British poet Elizabeth Carter died on February 19, 1806. She was born in Deal, Kent, England and was the daughter of a clergyman whose parish was in the town. Encouraged by her father to study, she mastered several modern and ancient languages (including Latin, Greek, Hebrew, and Arabic) and science. She translated into English De Crousaz’s Examen de l'essai de Monsieur Pope sur l'homme (Examination of Mr. Pope’s "An Essay on Man", two volumes, 1739); Algarotti’s Newtonianismo per le donne (Newtonianism for women); and wrote a small volume of poems. Carter's position in the pantheon of eighteenth century women writers was, however, secured by her translation in 1758 of All the Works of Epictetus, the first English translation of all known works by the Greek stoic philosopher. She was a friend of Samuel Johnson, editing some editions of his periodical The Rambler.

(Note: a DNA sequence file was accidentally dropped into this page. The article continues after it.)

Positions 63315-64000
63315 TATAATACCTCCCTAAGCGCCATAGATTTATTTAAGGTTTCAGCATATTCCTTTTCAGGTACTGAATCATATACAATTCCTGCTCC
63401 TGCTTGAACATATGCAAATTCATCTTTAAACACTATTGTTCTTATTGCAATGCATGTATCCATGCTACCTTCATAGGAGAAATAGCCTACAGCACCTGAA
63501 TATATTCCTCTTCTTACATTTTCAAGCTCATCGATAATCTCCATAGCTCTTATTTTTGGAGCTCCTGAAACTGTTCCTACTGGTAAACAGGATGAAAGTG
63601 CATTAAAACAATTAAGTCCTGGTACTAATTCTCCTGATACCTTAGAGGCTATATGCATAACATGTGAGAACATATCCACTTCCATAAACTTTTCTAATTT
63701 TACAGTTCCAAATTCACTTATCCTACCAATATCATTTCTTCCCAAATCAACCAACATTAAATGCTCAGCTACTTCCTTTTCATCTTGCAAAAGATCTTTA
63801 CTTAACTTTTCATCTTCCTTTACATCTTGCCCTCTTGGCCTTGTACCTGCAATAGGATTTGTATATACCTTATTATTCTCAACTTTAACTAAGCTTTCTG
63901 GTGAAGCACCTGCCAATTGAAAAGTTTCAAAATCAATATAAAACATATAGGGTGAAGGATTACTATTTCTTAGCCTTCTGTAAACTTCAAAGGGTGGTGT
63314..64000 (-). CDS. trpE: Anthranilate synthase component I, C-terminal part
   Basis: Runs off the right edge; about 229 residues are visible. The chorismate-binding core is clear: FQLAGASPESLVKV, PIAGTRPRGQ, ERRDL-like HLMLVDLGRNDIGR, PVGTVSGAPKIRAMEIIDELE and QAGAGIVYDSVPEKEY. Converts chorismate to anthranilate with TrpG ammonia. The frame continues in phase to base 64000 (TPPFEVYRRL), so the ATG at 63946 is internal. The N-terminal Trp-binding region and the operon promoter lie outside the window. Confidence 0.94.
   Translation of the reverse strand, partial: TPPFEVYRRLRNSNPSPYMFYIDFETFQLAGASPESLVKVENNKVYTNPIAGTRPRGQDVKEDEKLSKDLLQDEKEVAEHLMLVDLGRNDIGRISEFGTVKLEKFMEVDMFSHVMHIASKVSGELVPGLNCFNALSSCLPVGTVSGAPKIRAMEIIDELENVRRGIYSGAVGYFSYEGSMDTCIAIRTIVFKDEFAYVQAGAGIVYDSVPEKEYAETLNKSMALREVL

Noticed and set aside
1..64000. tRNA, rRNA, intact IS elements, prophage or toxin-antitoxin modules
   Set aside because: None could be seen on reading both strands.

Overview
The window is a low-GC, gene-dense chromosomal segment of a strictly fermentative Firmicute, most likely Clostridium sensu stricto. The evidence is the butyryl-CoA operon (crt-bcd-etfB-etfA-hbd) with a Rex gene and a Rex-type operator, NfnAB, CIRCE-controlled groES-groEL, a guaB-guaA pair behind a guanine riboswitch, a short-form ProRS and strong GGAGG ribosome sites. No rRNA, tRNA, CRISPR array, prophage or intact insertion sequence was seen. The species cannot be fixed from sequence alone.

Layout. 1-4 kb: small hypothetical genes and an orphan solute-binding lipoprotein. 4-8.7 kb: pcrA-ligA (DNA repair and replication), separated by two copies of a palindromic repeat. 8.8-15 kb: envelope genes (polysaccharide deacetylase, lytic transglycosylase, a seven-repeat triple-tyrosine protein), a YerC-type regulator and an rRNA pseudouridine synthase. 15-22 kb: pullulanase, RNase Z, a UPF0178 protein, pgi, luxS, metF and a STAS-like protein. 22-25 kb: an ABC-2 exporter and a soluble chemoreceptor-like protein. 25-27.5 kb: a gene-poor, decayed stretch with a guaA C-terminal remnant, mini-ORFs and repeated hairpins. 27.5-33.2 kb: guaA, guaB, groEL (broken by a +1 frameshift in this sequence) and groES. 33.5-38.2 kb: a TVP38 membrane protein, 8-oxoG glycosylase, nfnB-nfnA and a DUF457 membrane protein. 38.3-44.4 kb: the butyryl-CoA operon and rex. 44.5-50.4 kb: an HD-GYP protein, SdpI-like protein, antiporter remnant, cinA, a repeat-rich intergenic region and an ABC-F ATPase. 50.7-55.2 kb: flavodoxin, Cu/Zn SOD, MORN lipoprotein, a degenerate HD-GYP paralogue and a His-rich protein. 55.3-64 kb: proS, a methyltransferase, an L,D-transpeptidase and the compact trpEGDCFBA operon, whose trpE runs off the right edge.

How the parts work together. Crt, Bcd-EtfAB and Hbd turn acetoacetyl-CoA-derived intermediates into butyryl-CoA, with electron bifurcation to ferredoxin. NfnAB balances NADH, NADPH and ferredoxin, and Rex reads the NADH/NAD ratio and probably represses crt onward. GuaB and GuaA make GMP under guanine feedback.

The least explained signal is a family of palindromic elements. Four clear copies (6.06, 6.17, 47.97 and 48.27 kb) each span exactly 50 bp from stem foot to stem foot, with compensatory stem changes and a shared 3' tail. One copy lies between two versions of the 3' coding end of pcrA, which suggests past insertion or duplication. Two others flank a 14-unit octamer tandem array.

Michael Thomas Barry is the author of Great Britain’s Literary Legends. He book can be purchased from Amazon through the following links:
Amazon - http://www.amazon.com/Great-Britains-Literary-Legends-Writers/dp/0764344382/ref=la_B0035CPN70_1_5?ie=UTF8&qid=1361294193&sr=1-5